Author Topic: DWTOA with base (radix) parameter  (Read 2180 times)

MichaelW

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DWTOA with base (radix) parameter
« on: July 13, 2013, 08:16:23 PM »
I needed a 32-bit integer to ascii conversion procedure that could handle multiple bases (2, 10, and 16) for a 16-bit project, so I duplicated the base range for the CRT itoa function (2-36), and did this 32-bit version to get the code working and test it:
Code: [Select]
;==============================================================================
include \masm32\include\masm32rt.inc
include \masm32\macros\timers.asm
.686
;==============================================================================
.data
    buff1 db 100 dup(0)
    buff2 db 100 dup(0)
.code
;==============================================================================
.data
    dwtoa_base_digits db "0123456789ABCDEFGHIJKLMNOPQRSTUVWXYZ"
.code
dwtoa_base proc src:DWORD, pbuff:DWORD, base:DWORD
    push ebx
    push edi
    mov eax, src
    mov edi, pbuff
    cmp base, 10
    jne @F
    test eax, eax
    jns @F
    neg eax
    mov BYTE PTR [edi], '-'
    inc edi
  @@:
    mov ebx, base
    xor ecx, ecx
  @@:
    cdq
    div ebx
    push edx
    inc ecx
    test eax, eax
    jnz @B
  @@:
    pop eax
    mov dl, dwtoa_base_digits[eax]
    mov [edi], dl
    inc edi
    dec ecx
    jnz @B
    pop edi
    pop ebx
    ret
dwtoa_base endp
;==============================================================================
start:
;==============================================================================

    printf("base 10 negative values\n")
    xor ebx, ebx
    .WHILE SDWORD PTR ebx > -1000000
        invoke dwtoa_base, ebx, ADDR buff1, 10
        invoke crt__itoa, ebx, ADDR buff2, 10
        invoke crt__stricmp, ADDR buff1, ADDR buff2
        invoke RtlZeroMemory, ADDR buff1, SIZEOF buff1
        invoke RtlZeroMemory, ADDR buff2, SIZEOF buff2
        test eax, eax
        jz  @F
        printf("%s\t%s\n", ADDR buff1, ADDR buff2)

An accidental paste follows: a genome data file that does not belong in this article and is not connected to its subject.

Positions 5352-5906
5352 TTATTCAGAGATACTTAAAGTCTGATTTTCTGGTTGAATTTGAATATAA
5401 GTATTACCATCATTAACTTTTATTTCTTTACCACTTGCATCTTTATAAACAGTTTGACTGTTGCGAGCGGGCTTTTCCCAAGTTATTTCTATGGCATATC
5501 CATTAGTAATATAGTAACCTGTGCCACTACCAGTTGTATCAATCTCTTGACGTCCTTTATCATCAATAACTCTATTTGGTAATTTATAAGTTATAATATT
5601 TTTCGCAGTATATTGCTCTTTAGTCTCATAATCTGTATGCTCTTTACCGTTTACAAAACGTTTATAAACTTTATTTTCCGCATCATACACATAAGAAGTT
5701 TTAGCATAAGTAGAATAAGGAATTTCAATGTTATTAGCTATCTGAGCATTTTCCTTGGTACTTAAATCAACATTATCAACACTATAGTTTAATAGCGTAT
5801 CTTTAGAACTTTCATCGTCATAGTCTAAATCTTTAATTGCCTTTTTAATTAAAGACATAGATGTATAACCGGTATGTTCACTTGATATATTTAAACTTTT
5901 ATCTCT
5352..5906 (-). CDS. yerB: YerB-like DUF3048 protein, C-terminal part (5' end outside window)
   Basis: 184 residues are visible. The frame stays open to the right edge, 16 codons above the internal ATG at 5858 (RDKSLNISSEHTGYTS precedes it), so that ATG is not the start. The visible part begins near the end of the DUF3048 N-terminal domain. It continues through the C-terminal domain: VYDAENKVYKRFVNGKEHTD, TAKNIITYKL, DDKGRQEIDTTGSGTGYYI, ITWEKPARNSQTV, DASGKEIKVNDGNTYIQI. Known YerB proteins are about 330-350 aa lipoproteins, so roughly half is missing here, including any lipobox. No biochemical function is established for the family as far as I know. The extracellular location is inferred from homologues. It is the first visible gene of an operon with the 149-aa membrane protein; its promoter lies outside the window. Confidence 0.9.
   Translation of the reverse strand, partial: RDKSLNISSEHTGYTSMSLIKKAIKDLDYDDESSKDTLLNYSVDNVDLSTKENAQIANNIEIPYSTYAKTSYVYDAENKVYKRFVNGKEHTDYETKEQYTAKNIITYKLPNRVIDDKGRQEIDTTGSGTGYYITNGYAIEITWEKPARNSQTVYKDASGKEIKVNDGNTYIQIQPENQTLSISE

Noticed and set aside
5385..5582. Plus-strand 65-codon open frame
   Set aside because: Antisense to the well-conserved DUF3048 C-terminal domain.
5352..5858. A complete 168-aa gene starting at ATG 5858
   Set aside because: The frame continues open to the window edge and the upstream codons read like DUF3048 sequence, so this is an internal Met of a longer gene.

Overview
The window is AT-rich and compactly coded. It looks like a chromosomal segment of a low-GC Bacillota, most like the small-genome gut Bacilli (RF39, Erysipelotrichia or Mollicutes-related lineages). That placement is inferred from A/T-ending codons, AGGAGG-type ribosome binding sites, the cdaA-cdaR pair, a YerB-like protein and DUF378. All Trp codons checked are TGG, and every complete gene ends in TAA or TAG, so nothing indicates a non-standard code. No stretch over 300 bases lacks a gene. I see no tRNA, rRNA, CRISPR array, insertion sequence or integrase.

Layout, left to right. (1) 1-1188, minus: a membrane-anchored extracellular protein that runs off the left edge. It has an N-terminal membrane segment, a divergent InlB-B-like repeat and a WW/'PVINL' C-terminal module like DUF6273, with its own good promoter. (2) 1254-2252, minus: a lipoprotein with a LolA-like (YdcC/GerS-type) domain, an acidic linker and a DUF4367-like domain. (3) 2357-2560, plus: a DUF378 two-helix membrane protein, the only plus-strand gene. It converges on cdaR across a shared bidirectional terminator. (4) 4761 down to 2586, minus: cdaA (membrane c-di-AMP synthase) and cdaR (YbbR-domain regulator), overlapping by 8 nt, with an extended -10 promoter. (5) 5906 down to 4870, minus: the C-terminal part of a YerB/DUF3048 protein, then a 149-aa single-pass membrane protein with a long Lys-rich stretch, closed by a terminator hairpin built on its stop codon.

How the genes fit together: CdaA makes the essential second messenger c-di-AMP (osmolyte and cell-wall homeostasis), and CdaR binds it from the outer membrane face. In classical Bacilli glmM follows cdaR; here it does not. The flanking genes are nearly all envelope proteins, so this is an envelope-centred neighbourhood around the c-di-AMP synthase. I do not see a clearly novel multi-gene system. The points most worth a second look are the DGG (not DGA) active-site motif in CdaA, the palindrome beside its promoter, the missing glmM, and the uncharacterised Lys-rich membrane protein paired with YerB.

@@:
        dec ebx
    .ENDW

    FOR base,<2,3,4,5,6,7,8,9,10,11,12,13,14,15,16,36>
        printf("base %d\n", base)
        xor ebx, ebx
        .WHILE ebx < 1000000
            invoke dwtoa_base, ebx, ADDR buff1, base
            invoke crt__itoa, ebx, ADDR buff2, base
            invoke crt__stricmp, ADDR buff1, ADDR buff2
            invoke RtlZeroMemory, ADDR buff1, SIZEOF buff1
            invoke RtlZeroMemory, ADDR buff2, SIZEOF buff2
            test eax, eax
            jz  @F
            printf("%s\t%s\n", ADDR buff1, ADDR buff2)
          @@:
            inc ebx
        .ENDW
    ENDM

    printf("\n")

    invoke GetCurrentProcess
    invoke SetProcessAffinityMask, eax, 1

    invoke Sleep, 5000

    REPEAT 4
        counter_begin 1000000, HIGH_PRIORITY_CLASS
        counter_end
        printf("%d cycles\n", eax)

        counter_begin 1000000, HIGH_PRIORITY_CLASS
            invoke dwtoa_base, 123456789, ADDR buff1, 10
        counter_end
        printf("%d cycles\n", eax)

        counter_begin 1000000, HIGH_PRIORITY_CLASS
            invoke crt__itoa, 123456789, ADDR buff2, 10
        counter_end
        printf("%d cycles\n\n", eax)
    ENDM

    inkey
    exit
;==============================================================================
end start

For my application the conversion speed, within reason, does not matter so I used simple, straightforward code, and was somewhat surprised that it is faster than the CRT function, at least when running on my P3.
Code: [Select]
base 10 negative values
base 2
base 3
base 4
base 5
base 6
base 7
base 8
base 9
base 10
base 11
base 12
base 13
base 14
base 15
base 16
base 36

0 cycles
429 cycles
443 cycles

0 cycles
429 cycles
443 cycles

0 cycles
429 cycles
443 cycles

0 cycles
429 cycles
443 cycles

Well Microsoft, here’s another nice mess you’ve gotten us into.